Daimler Trucks has just retro-fitted its self-driving system known as the Highway Pilot to a Mercedes-Benz eighteen-wheeler lorry and, as of late, has been driving it down a stretch of the German Autobahn. This has now become the latest milestone in the development of self-driving vehicles with it marking the very first time a self-driving production truck has been evaluated for its self-driving capabilities on a public highway. As with self-driving cars, Daimler says improvements to motorist safety is a convincing reason to also develop the technology for the road-shipping industry. By allowing self-driving systems to aid the lorry driver on any long-haul trips, Daimler claims it can help prevent operators from falling asleep at the wheel as well as limit the number of driver errors. In addition, when it comes to switching gears for speeding up or slowing down, the autonomous system can be more economical with fuel consumption reducing the carbon footprint of the vehicle in the process. The device uses both a short-range radar that can scan up to 70 metres ahead of the vehicle over a 130-degree arc, and a long-range radar that allows the vehicle to ‘see’ up to 250 metres ahead of it in a smaller 18-degree arc. The radars also operate in combination with Active Cruise Control, Active Brake Assist, as well as ‘steering’ cameras that keep track of roadway markings. However, as of yet, Highway Pilot is not yet advanced enough to allow drivers to completely relax on their journey as the operator still needs to be ready to take control of the vehicle in unexpected situations. So, while self-driving trucks still seems a long way off into the future, the chance to assess the technology in real-world situations will certainly help in bringing it ever closer.
A new company based in San Francisco has combined a computer, a home security system, and a personal assistant into a single device called Angee. The unit can be managed remotely and is able to send out alerts to owner’s smartphones, and features an HD video camera for both day and night use. Once set up, Angee gets to know the habits of family members, activating and deactivating as appropriate. In addition, its video camera revolves around its axis to provide full 360-degree surveillance of the area it is located in, as well as using several passive infrared motion-sensing tags. These tags are small discs that can be attached to doors and windows anywhere in the home, providing complete surveillance coverage. Angee can also be untethered from its power supply as it contains an integrated rechargeable battery which keeps it operating for another eight hrs without external power – also useful in the event of a power cut. Angee identifies unusual events using a variety of parameters, including motion, access to the home, alterations in background sound, and voice recognition. The device also keeps track of family members in the home via their Bluetooth signal being emitted by their cell phones and by their voices. If Angee senses troublesome activity when homeowners are away, an alert is sent out through WIFI and the internet followed by video streaming from the device. It doesn’t stop there, with Angee including other neat features for example, if rain is forecast, Angee notifies house members to close the windows. Now all we need it to do is actually close the windows itself…maybe a future iteration!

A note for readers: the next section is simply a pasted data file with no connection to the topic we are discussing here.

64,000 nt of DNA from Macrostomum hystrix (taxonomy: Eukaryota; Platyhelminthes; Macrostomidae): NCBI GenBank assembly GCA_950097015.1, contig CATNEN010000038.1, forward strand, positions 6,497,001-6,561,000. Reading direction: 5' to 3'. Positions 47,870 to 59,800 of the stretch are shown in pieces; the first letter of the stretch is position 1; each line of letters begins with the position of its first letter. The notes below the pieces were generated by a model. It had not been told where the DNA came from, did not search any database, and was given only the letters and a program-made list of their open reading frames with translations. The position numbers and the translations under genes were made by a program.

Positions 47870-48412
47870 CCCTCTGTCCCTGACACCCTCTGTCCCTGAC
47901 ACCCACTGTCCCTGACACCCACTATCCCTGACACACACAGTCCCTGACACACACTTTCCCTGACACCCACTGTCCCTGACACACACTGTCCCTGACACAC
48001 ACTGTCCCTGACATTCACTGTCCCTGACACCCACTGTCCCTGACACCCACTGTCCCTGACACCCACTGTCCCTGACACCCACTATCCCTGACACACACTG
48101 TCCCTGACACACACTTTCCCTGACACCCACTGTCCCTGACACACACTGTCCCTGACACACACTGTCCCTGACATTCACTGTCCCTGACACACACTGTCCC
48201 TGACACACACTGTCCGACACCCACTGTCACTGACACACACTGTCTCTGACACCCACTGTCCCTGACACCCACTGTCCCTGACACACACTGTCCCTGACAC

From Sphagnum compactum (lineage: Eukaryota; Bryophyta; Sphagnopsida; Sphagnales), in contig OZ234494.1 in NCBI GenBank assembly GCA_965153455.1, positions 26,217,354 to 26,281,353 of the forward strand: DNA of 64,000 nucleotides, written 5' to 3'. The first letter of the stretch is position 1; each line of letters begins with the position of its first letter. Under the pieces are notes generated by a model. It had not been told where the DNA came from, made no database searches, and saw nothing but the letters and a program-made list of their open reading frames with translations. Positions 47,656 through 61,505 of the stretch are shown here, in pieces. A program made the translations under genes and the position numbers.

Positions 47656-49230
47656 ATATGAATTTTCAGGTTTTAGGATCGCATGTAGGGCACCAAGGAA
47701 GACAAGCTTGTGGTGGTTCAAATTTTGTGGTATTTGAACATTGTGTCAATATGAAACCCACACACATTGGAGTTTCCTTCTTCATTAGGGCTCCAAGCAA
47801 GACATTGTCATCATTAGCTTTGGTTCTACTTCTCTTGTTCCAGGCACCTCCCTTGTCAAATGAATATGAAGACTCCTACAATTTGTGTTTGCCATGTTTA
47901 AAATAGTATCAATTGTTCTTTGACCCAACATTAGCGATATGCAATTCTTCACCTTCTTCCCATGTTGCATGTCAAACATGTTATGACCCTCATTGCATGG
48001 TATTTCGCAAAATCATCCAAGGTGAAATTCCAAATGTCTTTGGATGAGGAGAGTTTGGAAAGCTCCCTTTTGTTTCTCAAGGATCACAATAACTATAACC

A new Kickstarter project has recently been launched for the Nipi Cooler, a cold store cooler with a twist. The Nipi Cooler has 47 litres of cooling space, which can fit up to 70 tins of your favorite beverage, but additionally it also has 1,000 lumens worth of interior and exterior LED lighting. Not only that but the Nipi Cooler also comes with its very own photovoltaic panels, although oddly these aren’t employed for chilling process. Instead the contents of the Nipi Cooler are maintained at low temperatures using a double-insulated cover and extra-thickness walls. The photovoltaic panels supply enough peak energy to power the LED lights as well as several digital gadgets, such as smartphones or stereo speakers. The solar panels can be positioned on the cooler’s external lid or installed adjacent to the Nipi Cooler. It is also possible to attach more panels to boost power output. Excess energy generated is stored in a 14,000 mAh lithium battery, with a 2nd battery available as an optional extra. There are 2 USB interfaces on the cooler’s exterior for charging gadgets and a further 2 ports within its dry lockable storage space designed for storage of valuables. A full battery can charge a cell phone seven times before becoming depleted itself, and it take no more than an hour to fill a cell phone when also using the solar panel. To top it all off, the Nipi Cooler also sports cup holders, cutting board and its extra-large wheels for off-road use. Looks like just what one needs for the next BBQ party!